pulseIn timeout inside for loop

The code below does not return 0 within the timeout period. It works fine if there is a pulse. It just seems to hang until there is activity on the pin?

 int total = 0;
  for (int i = 0; i < 5; )
  {
    pHigh = pulseIn(pulsePin, HIGH, 10000);
    pLow = pulseIn(pulsePin, LOW, 50000);
    Rinterval = pHigh + pLow;
    if (Rinterval > 10000)
    { 
      Serial.print(pHigh); 
      Serial.print("\t:\t"); 
      Serial.print(pLow);
      RPS = (1000000UL / Rinterval);
      Serial.print("\tRPS: "); 
      Serial.println(RPS);
      total = total + RPS;
      i++;
    }

HOWEVER JUST ON ITS OWN LIKE THIS:

      unsigned long Rinterval = pulseIn(pulsePin, HIGH, 10000) + pulseIn(pulsePin, LOW, 50000);
      RPS = (1000000UL / Rinterval);

will return 0 and allow to program to continue.
I have started reading that this is a bug in ardiuno?
or is it just me…

It's hard to tell for sure from your incomplete code, but it seems like the for loop will never end because i will always be 0 when both pulseIns return 0. So you've got an infinite loop there.

void starter_engaged() {                                                                                              // starter_engaged()
  int total = 0;
  for (int i = 10; i < 15; )
  {
    pHigh = pulseIn(pulsePin, HIGH, 10000);
    pLow = pulseIn(pulsePin, LOW, 50000);
    Rinterval = pHigh + pLow;
    if (Rinterval > 10000)
    { 
      Serial.print(pHigh); 
      Serial.print("\t:\t"); 
      Serial.print(pLow);
      RPS = (1000000UL / Rinterval);
      Serial.print("\tRPS: ");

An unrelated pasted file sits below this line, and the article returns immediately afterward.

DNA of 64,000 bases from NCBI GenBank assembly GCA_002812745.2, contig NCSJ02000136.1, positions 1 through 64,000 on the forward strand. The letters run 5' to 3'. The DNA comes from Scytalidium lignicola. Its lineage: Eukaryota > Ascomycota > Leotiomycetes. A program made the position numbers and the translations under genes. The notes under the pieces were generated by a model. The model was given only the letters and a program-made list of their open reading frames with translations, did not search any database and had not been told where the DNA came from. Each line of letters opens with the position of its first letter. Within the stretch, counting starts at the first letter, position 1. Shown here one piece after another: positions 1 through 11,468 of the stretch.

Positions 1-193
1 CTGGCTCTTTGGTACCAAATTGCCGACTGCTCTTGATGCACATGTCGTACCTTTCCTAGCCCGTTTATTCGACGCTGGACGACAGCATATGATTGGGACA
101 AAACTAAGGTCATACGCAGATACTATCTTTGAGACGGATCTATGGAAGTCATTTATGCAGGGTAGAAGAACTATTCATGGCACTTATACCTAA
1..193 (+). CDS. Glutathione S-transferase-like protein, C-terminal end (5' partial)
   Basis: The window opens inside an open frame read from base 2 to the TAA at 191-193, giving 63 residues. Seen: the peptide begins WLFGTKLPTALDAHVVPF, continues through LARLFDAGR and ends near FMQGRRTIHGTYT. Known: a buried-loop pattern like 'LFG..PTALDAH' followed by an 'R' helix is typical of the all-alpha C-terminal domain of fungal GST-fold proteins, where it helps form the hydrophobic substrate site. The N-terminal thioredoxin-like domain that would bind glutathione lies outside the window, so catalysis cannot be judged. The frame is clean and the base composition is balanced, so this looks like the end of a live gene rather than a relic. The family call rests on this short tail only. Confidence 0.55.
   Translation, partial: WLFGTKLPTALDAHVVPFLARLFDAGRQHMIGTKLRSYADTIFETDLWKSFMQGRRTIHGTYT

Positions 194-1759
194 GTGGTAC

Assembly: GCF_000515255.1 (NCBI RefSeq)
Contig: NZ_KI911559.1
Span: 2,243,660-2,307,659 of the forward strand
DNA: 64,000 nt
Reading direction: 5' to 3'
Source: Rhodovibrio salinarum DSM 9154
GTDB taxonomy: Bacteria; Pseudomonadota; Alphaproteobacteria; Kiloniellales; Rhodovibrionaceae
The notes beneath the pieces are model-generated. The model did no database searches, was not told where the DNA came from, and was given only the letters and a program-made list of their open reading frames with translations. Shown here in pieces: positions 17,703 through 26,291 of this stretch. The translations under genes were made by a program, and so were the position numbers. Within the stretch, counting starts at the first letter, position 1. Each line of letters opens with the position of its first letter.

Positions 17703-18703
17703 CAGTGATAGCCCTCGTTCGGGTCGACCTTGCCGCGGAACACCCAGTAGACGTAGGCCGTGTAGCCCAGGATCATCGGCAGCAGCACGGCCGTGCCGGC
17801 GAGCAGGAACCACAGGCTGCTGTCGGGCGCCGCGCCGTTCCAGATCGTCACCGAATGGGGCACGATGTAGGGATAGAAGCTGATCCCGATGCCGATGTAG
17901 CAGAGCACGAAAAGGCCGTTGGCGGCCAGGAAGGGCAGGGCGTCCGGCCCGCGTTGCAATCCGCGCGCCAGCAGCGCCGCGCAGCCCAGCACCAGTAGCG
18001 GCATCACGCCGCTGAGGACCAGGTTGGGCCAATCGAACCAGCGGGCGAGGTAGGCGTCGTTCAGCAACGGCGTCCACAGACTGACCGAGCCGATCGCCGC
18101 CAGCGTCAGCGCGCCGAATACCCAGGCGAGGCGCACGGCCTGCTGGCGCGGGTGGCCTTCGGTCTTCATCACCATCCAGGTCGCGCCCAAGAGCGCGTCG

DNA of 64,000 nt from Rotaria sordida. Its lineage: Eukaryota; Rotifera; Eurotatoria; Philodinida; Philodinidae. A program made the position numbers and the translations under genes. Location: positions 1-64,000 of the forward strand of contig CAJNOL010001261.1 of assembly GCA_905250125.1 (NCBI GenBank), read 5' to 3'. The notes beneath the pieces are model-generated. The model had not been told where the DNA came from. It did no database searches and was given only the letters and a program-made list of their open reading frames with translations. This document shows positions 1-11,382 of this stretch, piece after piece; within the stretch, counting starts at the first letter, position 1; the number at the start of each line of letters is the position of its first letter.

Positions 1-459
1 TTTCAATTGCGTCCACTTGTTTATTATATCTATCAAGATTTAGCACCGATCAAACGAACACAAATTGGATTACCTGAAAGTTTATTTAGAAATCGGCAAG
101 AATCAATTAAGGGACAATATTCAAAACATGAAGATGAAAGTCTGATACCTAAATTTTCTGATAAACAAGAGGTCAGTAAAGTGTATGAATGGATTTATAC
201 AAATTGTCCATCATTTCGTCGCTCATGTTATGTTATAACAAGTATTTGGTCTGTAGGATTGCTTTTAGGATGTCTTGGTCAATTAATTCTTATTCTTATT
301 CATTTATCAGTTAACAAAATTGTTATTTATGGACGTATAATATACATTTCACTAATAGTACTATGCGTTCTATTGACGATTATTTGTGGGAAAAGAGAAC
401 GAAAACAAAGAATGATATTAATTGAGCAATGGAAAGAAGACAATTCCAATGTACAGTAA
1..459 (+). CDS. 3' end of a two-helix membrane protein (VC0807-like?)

Serial.println(RPS);
      total = total + RPS;
      i++;
    }
  }
  int averageRPS = total / 5;
  if (averageRPS > 25) {/*
    unsigned long Rinterval = pulseIn(pulsePin, HIGH) + pulseIn(pulsePin, LOW);
  RPS = (1000000UL / Rinterval);

  if (RPS > 25)*/
    digitalWrite(start_ctrl, LOW);
    Serial.println("STARTER OFF");
    Serial.print("RPS: ");
    Serial.println(averageRPS);
    Serial.println("ENGINE RUNNING");             

    delay(10);
    disengage_starter();                          
  }
  else if ((start_time + 3300) < millis()) {      
    digitalWrite(star_ctrl, LOW);
    Serial.println("STAR OFF");
    //digitalWrite(cdiff_ctrl, LOW);
    //Serial.println("Cdiff OFF");
    disengage_starter_timeout();                      
  }                                                   
  else {
    starter_engaged();                               
  }                                                 
}

Yep, it's an infinite loop. Here's what happens:

  • set i to 10
  • enter the body of the for loop because i is less than 15
  • set pHigh to 0 (because pulseIn returns 0 due to timeout)
  • set pLow to 0 (because pulseIn returns 0 due to timeout)
  • set Rinterval to 0 (because 0 + 0 = 0)
  • skip the body of the if statement because Rinterval is not greater than 10000 (it's 0)
  • go to step 2 Nothing breaks out of the for loop. Under what condition(s) do you want to leave the for loop?

I want to leave the loop if the condition is met, i.e there are pulses to be read, (single cylinder ignition), this happens as it is with no problems. The statement if (Rinterval > 10000) is there to remove false triggers.
if there are no pulses just exit the for loop (based on the pulseIn timeouts) and continue until millis() has exceeded 3300ms.

So basically its reading an ignition spark, each pulseIn() (high & low) will represent 1 rev.
I want to average over 5 revs to give a true value for the revs per second.
the crank speed is well under 15 RPS. Anything over 25 RPS then exit the loop - disengage_starter() - this indicates the engine is running
Anything under 25 RPS then continue until millis() has timed out and we can carry on with the rest of the program - disengage_starter_timeout()

Ok thanks christop

Ill just have to include an else statement after the if to let the loop exit.

You're allowing only 10 milliseconds (10,000 microseconds) for a HIGH pulse to go by. That means at least 100 RPS (6000 RPM) to be assured that a pulse goes by in time. You should use the minimum acceptable pulse rate and double it to set your timeout. If you want to measure down to 600 RPM (10 RPS) you should use a timeout closer to 200,000 microseconds for both the HIGH and LOW pulses.